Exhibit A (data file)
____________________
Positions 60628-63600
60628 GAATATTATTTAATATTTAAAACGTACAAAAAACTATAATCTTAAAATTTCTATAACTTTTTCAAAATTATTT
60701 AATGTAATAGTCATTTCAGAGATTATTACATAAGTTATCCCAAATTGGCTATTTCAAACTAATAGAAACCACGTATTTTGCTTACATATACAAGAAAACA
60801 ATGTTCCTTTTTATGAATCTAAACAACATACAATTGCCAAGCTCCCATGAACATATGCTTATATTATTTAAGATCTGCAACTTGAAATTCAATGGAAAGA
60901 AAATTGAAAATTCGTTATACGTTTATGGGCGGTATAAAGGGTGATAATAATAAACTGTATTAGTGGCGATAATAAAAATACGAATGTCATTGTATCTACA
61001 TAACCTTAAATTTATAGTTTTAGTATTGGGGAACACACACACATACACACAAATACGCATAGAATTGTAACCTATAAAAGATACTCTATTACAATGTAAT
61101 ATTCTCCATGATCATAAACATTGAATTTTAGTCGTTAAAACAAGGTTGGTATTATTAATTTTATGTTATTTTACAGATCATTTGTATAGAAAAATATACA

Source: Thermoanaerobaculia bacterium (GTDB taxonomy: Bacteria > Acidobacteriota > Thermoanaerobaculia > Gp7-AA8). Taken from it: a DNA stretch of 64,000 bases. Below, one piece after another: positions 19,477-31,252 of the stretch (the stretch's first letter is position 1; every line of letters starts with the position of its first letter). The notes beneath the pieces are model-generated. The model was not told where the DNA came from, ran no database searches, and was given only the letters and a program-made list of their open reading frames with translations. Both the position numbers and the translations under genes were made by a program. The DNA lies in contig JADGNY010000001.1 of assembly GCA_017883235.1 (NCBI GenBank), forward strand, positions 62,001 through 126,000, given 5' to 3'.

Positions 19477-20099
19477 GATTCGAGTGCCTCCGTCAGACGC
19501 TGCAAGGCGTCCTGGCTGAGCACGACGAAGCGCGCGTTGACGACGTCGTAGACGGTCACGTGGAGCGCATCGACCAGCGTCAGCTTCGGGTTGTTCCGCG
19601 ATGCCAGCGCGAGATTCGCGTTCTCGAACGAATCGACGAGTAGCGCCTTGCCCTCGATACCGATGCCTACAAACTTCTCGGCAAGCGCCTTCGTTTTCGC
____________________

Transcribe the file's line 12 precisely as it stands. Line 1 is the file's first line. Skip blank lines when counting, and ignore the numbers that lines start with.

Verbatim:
19601 ATGCCAGCGCGAGATTCGCGTTCTCGAACGAATCGACGAGTAGCGCCTTGCCCTCGATACCGATGCCTACAAACTTCTCGGCAAGCGCCTTCGTTTTCGC